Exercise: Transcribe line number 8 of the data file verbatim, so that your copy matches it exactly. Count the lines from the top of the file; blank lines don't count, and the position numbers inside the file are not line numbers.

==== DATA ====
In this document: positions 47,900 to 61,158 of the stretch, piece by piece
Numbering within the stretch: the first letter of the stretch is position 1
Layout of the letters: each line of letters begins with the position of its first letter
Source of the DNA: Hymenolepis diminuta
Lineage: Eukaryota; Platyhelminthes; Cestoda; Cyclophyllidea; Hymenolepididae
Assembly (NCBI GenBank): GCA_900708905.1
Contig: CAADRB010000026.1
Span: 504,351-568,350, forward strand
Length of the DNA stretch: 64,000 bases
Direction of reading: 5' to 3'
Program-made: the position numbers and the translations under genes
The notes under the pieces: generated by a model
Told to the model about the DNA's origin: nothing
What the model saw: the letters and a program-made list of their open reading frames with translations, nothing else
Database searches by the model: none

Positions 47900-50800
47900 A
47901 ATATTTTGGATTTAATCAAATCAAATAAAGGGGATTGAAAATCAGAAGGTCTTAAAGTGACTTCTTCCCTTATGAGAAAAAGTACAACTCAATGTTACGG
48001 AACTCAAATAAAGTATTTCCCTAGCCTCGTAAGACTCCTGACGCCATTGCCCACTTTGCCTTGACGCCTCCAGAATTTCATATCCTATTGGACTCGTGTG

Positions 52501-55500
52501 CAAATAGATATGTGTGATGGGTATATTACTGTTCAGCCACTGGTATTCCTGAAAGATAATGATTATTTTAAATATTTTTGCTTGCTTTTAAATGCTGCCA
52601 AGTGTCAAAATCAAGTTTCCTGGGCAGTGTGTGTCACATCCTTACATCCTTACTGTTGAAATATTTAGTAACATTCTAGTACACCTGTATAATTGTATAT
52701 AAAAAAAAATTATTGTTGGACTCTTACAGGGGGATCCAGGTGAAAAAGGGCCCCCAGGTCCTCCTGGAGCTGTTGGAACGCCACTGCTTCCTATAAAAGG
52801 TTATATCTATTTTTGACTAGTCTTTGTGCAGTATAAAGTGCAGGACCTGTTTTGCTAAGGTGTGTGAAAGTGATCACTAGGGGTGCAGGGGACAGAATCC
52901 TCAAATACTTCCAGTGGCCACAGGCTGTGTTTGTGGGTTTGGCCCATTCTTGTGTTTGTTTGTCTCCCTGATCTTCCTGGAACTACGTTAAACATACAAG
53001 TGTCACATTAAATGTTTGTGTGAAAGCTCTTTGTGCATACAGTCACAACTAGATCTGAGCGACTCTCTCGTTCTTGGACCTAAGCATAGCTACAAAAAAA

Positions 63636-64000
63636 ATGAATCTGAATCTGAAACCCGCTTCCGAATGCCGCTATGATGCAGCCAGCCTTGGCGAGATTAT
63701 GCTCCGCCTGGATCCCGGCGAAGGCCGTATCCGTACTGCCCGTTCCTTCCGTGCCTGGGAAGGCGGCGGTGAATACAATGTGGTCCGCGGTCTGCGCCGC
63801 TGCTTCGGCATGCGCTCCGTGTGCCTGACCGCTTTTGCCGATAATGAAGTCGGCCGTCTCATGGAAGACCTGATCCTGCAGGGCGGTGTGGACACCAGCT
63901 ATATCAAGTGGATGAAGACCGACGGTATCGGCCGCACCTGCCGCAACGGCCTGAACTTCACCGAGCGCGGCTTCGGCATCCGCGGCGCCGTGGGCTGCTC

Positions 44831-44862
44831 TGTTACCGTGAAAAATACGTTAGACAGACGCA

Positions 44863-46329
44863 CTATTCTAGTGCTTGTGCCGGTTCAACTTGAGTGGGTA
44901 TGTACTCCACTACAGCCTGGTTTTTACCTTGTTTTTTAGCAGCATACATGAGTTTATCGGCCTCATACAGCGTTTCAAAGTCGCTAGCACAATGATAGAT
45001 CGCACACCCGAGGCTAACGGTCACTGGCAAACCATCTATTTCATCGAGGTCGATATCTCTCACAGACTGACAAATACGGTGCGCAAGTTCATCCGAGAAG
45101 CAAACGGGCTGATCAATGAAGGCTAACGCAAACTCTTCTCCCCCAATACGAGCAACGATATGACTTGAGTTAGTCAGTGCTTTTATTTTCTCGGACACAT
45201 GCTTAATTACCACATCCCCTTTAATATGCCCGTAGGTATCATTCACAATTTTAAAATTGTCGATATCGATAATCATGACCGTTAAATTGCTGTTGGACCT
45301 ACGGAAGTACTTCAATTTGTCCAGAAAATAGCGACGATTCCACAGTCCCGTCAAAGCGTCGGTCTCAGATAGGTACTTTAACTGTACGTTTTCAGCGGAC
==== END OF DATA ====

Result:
Span: 504,351-568,350, forward strand